Now that the Boston bombing suspect is in custody, we have to ask the right questions. And one of these questions is, what causes people to snap? The two killers are hardly your stereotypical terrorists. They were seemingly law-abiding citizens, one of whom became a US citizen. They were devout Muslims, but also sought to be Americans; one of them became a citizen on September 11th.
I looked back on the history of serial killing and it is not a pretty picture. The phenomenon was known in ancient Greece, where a monster was depicted as waylaying travelers, showing hospitality, and then killing them. People back then could not rely on law enforcement; therefore, the closest thing was a superhero like Theseus, who killed the monster as his first great deed. I would not be surprised if the mythical minotaur was really a person whom Minos kept underneath his palace and fed his prisoners to. The human form was central to Greek thought; man was seen as the measure of all things and the Gods were portrayed as exalted humans. I suggest that creatures like the Minotaur, who sacrificed their humanity, on the other hand, were regarded as monsters whom the gods let live as a challenge to future heroes.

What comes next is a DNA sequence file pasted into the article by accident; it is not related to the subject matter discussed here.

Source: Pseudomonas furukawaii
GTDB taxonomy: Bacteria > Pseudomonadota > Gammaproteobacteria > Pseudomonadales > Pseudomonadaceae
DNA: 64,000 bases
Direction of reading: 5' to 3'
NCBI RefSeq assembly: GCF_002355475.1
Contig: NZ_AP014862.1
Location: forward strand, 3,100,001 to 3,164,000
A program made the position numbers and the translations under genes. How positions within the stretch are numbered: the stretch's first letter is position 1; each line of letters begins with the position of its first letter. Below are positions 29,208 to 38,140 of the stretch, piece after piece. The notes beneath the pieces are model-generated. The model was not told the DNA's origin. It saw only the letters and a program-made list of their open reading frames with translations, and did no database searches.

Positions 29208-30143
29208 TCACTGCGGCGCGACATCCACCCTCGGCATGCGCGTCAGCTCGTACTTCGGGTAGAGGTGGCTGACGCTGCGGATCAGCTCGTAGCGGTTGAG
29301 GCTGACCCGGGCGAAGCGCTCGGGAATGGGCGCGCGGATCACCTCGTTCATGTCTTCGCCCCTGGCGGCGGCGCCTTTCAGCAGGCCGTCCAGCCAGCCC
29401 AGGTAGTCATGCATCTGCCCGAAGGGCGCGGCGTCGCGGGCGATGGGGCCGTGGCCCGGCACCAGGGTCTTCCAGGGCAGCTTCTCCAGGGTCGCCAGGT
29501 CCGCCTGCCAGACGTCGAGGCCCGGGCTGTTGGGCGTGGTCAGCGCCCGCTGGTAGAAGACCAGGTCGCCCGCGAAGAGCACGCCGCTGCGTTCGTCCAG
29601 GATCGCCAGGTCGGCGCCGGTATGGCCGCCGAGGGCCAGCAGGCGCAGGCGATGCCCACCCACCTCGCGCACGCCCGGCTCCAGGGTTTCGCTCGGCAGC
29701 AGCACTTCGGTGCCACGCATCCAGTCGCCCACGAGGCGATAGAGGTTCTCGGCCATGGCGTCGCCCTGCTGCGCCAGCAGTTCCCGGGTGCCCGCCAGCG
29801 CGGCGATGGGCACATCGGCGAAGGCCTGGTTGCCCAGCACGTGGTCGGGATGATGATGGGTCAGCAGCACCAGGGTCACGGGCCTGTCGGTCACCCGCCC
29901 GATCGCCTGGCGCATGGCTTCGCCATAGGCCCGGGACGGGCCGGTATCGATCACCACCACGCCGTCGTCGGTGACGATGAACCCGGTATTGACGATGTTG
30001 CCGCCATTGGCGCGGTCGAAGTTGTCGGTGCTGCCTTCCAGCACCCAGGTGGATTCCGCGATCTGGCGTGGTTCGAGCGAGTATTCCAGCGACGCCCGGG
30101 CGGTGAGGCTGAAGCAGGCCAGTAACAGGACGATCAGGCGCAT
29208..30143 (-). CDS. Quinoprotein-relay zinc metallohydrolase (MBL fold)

Locusta was a poisoner used by the Emperor Nero to poison his political enemies in the 1st Century AD. In the Middle Ages, people were familiar with the concept of serial killers as evidenced by Guy of Gisbourne, sent by the Bishop of Hereford and the Sheriff of Notthingham to kill Robin Hood. Shakespeare was familiar with the concept as well, dressing up Richard III as a serial killer who believed that he could not help what he did because of his destiny and who would murder children and women to serve his political ends.
We all have our breaking points. Achilles became a superhero, not because of his prowess as a warrior, although he was one of the greatest warriors in Greek mythology. He became one because he came to know his breaking points and because he came to see the other side's humanity. Proper education in the schools does not mean rote knowledge through standardized testing or religious indoctrination, but self-awareness and knowing one's breaking points so that they can stay as far away from them as possible.